Power of Attorney Archives - Notary Blog - Signing Tips, Marketing Tips, General Notary Advice - 123notary.com
123Notary

Notary Blog – Signing Tips, Marketing Tips, General Notary Advice – 123notary.com Control Panel

August 16, 2016

Hospital Notary Jobs

Hospital Notary Jobs

Hospital visits present the greatest personal risk, even greater than jail visits. When you visit a prison the staff knows your personal safety is their responsibility. At a hospital you are virtually ignored. The passing of infections is an obvious key issue; both ways. If you have the slightest contagious aliment it’s best to avoid hospitals. Two main reasons: your personal defenses are reduced, and you can infect a patient, potentially with dire consequences. Most of the NY hospitals that I go to have both facemasks and hand sanitizer at the entrance. Use both, also press the elevator button with a pen; generally avoid touching things. If you ask someone they will usually give you a pair of thin rubber gloves – additional protection.

Hospital visits should always be prepaid. You should stress the potential problems and frankly inform your caller that the risks are theirs. Your fee is earned when you to go to the facility and notarize if you are permitted to do so. There may be objections by the facility, ID issues, access limitations, ability to sign, ability to understand, etc. There is a good chance your client will be named as Agent on a Power of Attorney. Persons obtaining POA authority are quite willing to pay mobile notary fees; and have a great interest in obtaining the notarized document. Though their interest is irrelevant to your go/nogo decision; it’s worth mentioning. The majority of hospital POA jobs are, in my experience; for loving, concerned relatives who want to help. Of course some wish to exploit the afflicted – it’s virtually impossible to derive their true motivation.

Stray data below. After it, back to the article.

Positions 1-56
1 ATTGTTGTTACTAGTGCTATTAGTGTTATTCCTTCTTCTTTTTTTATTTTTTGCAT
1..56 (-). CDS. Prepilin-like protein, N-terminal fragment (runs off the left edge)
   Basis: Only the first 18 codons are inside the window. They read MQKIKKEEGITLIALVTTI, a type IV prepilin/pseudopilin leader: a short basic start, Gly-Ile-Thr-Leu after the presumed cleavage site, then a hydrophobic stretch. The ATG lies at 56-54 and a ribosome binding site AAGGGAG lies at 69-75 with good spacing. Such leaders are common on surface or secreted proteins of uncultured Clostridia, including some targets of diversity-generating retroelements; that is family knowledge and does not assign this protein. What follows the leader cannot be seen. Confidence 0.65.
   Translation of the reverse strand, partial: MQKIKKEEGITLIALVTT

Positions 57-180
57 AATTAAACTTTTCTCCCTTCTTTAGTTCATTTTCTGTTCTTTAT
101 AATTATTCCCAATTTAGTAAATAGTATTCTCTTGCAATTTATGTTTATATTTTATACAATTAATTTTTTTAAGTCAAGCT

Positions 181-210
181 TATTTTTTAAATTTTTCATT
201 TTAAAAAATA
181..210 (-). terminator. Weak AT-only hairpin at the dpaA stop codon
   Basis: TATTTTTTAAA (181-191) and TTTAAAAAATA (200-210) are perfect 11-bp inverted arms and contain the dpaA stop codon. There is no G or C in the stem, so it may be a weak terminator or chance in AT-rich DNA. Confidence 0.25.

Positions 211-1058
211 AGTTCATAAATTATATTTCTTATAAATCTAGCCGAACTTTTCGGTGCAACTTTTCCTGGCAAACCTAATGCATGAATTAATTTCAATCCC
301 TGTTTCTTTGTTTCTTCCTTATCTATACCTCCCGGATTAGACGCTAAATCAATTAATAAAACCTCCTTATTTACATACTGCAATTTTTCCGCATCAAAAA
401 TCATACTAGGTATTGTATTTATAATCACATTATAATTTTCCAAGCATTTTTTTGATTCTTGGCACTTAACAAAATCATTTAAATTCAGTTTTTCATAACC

But, your job is to notarize, if you feel doing so would be morally and legally proper. Hmmmm, just where did morally enter into the law? There are (at least in NY State) some “judgment call” aspects. Do I feel that the affiant understands the document and consents to it? Did the ID meet the standard of “adequate proof” – perhaps the photo on the license was a long time ago. Let’s continue with your approval of the situation.

You don’t know and will not be told what their affliction is. Sometimes there will be a “facemasks required” sign on the door. You should be wearing your facemask during every visit. Also take care about having the patient use your pen. Consider leaving it in the room, or at least giving it a good wipe with the hand sanitizer, there are usually several on each floor. Usually someone else is in the room. Show them where the patient needs to sign and stay a few feet away. But, you still need to witness signing a Jurat and need to administer an oath. They can bring the document to the patient while you observe. Just be sure that “they” do not sign for the patient!